The number of win a house competitions in 2020 has shot up in recent weeks. Bouyed by the success of a number of competitions including one on the Raffall platform, other home owners have been quick to jump on the bandwagon. Their reasons for running their competitions vary! Some have had trouble selling due to the Covid-19 crisis whilst others are acting more noble and want to help people get on the property ladder for the price of a coffee.
On Tuesday The Daily Mail ran an article on the latest Raffle House competition. Lucy and James Mieville have enlisted the services of the platform to giveaway their two bedroomed London property worth £750,000. They need to sell 650,000 tickets at £2 a piece which makes an income of £1.3million. This fact isn’t lost on some of the commentators who question the numbers and profit. So are win a house promoters being greedy? Let’s start with Raffle House because they’ve actually given a breakdown of why they need to sell 650,000 tickets. According to their blog 60% of the income is taken up by the property and stamp duty costs. As the property is owned by the ‘Bean Counter’ of Raffle House there may be some wiggle room with respect to the £785,000 assigned to the home. A further £25,500 is assigned to extra prizes including the £1000 a week prize draw that runs for 16 weeks.
Another chunk of the cash, £300,000 in fact, is for marketing costs. Raffle House are one of the most active brands in this market although other properties such as Shrubbery Farm have completed with less ad costs and quicker turn arounds. Operational costs are charitable donations add more pounds to the balance sheet which according to Raffle House leaves a profit of around £40,000. This is obviously a lot less than the £750K speculated about by The Daily Mail commentators. Yet as the property owner works for the company they may potentially benefit by more than the speculated profit. On the Raffall platform the numbers are a little more straightforward. If you put an item up as a prize on this service then you’ll incur a 10% charge if the competition completes. Therefore to achieve the full value for a £200,000 property you’d need to sell £220,000 worth of tickets on Raffall. Of course this doesn’t account for any marketing costs, charitable donations and legal fees that may have to be included. This is why you’ll often see the gross ticket sale amount exceeding the value of the property. It’s also worth noting that if the raffle fails then the promoter gets nothing from the income whilst Raffall takes 25%.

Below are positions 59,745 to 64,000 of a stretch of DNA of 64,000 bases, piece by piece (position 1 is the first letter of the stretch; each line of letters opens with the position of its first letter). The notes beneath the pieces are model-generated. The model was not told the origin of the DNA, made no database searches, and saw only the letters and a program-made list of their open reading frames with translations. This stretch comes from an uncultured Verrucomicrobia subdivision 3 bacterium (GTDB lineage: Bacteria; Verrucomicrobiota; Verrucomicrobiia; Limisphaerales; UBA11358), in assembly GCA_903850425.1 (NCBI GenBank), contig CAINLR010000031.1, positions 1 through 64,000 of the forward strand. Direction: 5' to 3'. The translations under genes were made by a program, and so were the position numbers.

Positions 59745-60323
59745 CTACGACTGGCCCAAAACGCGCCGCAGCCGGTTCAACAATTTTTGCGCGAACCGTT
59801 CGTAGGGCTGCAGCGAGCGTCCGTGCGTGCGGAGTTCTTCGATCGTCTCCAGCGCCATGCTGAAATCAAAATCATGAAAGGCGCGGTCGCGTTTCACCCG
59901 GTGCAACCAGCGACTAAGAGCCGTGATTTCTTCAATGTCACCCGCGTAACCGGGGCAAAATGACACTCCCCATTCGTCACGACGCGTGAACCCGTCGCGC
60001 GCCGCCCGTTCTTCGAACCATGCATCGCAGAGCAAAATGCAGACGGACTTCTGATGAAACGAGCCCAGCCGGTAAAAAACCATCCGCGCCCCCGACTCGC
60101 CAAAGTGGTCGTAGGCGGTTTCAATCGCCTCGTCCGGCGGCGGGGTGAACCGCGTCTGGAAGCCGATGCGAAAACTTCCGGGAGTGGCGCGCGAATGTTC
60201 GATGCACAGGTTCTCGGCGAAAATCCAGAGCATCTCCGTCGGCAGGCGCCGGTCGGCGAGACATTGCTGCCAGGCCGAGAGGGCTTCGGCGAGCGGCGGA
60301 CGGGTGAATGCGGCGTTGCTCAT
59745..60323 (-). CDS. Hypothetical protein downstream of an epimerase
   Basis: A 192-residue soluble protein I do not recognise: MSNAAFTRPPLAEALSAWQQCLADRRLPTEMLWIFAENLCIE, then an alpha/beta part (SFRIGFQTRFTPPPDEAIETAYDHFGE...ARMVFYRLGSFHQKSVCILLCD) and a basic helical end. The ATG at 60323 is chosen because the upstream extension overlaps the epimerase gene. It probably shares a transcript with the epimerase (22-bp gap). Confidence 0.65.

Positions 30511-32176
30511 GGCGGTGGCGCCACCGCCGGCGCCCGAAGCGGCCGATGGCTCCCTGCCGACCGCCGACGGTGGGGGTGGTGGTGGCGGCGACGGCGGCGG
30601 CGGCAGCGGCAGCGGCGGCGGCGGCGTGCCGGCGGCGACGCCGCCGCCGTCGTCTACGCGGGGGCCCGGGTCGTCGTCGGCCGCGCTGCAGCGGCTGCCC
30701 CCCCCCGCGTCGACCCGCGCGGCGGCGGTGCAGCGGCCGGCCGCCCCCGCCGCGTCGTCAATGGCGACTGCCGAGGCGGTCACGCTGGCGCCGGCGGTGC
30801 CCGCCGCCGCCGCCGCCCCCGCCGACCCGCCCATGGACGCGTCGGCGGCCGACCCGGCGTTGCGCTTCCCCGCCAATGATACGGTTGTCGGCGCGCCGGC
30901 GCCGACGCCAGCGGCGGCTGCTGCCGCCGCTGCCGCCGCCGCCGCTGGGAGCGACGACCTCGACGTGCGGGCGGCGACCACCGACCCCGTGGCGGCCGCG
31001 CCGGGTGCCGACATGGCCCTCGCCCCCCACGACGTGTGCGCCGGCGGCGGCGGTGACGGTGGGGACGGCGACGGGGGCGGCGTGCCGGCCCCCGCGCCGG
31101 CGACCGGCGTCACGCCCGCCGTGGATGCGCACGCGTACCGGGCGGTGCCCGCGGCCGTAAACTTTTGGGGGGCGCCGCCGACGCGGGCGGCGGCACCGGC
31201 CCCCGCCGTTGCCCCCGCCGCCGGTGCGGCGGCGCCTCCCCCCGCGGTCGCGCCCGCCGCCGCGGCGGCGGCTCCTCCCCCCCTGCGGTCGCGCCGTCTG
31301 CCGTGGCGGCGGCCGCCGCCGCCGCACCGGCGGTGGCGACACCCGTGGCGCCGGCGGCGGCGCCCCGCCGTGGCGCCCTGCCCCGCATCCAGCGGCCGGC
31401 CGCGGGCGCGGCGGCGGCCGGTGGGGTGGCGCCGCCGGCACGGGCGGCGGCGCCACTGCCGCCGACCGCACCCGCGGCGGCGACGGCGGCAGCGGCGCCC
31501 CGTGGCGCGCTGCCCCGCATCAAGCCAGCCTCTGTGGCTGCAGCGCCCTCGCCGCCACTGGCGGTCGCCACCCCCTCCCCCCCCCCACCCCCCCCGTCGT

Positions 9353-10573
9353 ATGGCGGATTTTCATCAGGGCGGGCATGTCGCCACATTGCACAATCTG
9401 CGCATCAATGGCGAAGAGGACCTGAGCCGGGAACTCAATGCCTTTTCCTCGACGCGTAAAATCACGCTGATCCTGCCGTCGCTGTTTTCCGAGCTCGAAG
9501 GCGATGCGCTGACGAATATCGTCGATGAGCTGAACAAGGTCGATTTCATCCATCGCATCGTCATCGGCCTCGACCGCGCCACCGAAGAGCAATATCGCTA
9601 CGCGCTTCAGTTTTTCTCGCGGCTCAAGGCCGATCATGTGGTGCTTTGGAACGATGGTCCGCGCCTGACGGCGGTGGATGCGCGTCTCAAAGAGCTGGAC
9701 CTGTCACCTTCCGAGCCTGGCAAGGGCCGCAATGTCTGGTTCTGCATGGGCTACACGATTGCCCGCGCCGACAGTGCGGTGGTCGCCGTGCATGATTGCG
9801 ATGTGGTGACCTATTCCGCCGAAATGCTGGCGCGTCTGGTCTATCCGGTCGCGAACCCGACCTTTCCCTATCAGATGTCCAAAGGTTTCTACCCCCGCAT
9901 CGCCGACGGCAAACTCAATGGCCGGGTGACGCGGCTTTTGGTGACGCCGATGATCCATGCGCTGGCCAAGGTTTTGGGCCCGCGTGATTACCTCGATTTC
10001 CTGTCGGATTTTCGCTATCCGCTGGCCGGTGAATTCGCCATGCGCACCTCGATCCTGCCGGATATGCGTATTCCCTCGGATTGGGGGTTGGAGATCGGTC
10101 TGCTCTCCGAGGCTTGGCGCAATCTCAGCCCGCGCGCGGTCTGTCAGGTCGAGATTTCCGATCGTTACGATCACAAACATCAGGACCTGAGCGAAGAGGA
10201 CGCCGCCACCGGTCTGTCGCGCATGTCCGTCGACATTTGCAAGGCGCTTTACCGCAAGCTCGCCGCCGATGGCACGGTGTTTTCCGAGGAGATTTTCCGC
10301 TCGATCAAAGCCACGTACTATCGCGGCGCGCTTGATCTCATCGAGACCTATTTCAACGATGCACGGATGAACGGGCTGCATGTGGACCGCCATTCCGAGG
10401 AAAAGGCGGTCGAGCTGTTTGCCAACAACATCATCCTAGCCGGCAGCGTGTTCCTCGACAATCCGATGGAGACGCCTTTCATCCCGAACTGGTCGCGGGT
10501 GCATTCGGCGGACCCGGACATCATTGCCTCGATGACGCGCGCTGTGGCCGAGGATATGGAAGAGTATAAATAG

£4million Of Ticket Sales
That said there are some Raffall competitions that are absurd in their set-up. Win A Property Portfolio is aiming to sell 400,000 tickets at £10 each for the chance to win a property business. There’s value in terms of the property and potential annual income but the promoter in this case is aiming to generate £4million before the prize is released. Likewise the Low Fell Semi Detached is hoping to sell £1million of tickets for their property in Gateshead. Both promoters are being greedy and it’d be a surprise if either succeeded. Because win a house competitions often fail and a cash alternative paid out it’s always important to look at the percentage offered. On average most competitions offer 70-80% of ticket sales. The remainder is kept for admin and marketing costs. One new competition, Winton House, is a bit of a conundrum. The Portsmouth property is valued at £3.2million and the owner wants to sell £3.2million worth of tickets. This leaves no wiggle room for those admin costs, payment costs and marketing costs unless the home is seriously over-valued or the owner hasn’t factored in these costs?
However if this competition fails to sell the 320,000 £10 tickets a cash alternative of just 50% will be paid out. The “homeowner will be entitled to retain 50% of the Entry Fees to cover Administration and Marketing expenditure”. But as the ticket sales are only covering the cost of the property advertised at £3.2million where is this expenditure coming from? This doesn’t suggest Winton House are doing anything wrong but when you look at Raffle House’s breakdown of costs it is a little confusing. That said we do think 50% as a cash alternative is shockingly low. Of course everything in black and white isn’t always black and white. Raffle House offer a 90% cash alternative if their prize competition fails. However this isn’t 90% of the money taken because they’re burning through money for advertising and operational costs. The positive for Raffle House is that tickets are only £2 each and they are proactive in trying to develop their business as well as giveaway properties.
Greed Is Not Good
Transparency is key with win a house competitions and as we’ve seen in the past with Win A Mega Home taking most of the money of punters for ‘expenses’ doesn’t go down well. Furthermore raffling a home isn’t always the pathway to big money. The owners of Fred Dibnah’s home closed their competition early because they were losing cash. We suspect a number of Raffall promoters could potentially be out of pocket if they’ve paid for marketing but their competitions close without success. So are win a home competition promoters greedy? Yes some are and we always see the same cycles. A competition is successful, others jump on the bandwagon and then the ticket prices increase along with the aimed income. Promoter X sees that a house in Wakefield has sold and thinks “i’ll do this and make a million for my home”! No you won’t! This ie because greedy home competition promoters can easily be stopped by not entrants choosing not to enter promotions with over zealous ticket ambitions and low cash alternative percentages.